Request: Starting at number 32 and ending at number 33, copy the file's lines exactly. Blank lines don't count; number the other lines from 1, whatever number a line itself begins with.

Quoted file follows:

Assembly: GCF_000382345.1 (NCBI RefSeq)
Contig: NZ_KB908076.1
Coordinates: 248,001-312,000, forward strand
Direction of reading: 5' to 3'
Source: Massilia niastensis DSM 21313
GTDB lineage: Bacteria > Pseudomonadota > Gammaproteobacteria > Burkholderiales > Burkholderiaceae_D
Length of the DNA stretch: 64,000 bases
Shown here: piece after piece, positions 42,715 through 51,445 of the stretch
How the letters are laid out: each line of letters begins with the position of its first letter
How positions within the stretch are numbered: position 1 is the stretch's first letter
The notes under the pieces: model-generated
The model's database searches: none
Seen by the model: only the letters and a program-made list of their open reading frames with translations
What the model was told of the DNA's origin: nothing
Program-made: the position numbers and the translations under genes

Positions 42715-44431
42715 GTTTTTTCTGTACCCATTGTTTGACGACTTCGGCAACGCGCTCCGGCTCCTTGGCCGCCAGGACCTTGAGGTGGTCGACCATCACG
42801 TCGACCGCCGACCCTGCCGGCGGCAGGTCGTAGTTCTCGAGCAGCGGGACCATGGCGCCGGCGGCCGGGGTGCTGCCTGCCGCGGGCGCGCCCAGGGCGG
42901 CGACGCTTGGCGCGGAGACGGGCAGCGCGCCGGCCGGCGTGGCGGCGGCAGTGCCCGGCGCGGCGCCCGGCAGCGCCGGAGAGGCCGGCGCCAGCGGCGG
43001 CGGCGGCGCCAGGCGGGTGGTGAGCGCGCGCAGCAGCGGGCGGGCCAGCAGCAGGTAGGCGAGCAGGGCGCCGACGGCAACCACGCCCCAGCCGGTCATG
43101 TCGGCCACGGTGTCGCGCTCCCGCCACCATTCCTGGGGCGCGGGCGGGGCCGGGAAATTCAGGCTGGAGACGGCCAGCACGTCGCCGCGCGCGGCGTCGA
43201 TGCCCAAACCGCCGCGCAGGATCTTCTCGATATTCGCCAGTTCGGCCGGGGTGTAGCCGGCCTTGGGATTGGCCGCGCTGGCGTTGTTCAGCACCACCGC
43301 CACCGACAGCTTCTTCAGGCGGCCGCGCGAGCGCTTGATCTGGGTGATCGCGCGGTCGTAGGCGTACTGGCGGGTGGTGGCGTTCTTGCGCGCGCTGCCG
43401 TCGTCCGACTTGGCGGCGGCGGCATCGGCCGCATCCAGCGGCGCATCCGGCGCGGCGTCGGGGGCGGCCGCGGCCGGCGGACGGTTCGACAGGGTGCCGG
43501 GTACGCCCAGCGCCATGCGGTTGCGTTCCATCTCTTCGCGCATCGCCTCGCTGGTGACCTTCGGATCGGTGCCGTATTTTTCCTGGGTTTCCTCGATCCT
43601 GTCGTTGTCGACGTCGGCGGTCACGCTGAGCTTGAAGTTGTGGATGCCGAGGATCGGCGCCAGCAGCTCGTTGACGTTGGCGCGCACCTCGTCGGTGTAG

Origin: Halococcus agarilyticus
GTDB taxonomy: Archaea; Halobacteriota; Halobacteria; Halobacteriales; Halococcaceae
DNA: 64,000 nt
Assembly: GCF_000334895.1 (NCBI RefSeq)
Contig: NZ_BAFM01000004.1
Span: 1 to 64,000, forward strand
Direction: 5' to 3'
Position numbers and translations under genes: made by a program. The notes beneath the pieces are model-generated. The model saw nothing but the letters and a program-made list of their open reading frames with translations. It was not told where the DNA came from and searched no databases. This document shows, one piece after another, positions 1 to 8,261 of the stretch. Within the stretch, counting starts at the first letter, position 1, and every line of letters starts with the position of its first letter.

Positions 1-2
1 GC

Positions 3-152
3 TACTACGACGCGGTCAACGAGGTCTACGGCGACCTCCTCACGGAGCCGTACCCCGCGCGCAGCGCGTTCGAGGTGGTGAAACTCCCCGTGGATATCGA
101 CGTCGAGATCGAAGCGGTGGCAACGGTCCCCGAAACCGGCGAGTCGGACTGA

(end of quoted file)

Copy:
Span: 1 to 64,000, forward strand
Direction: 5' to 3'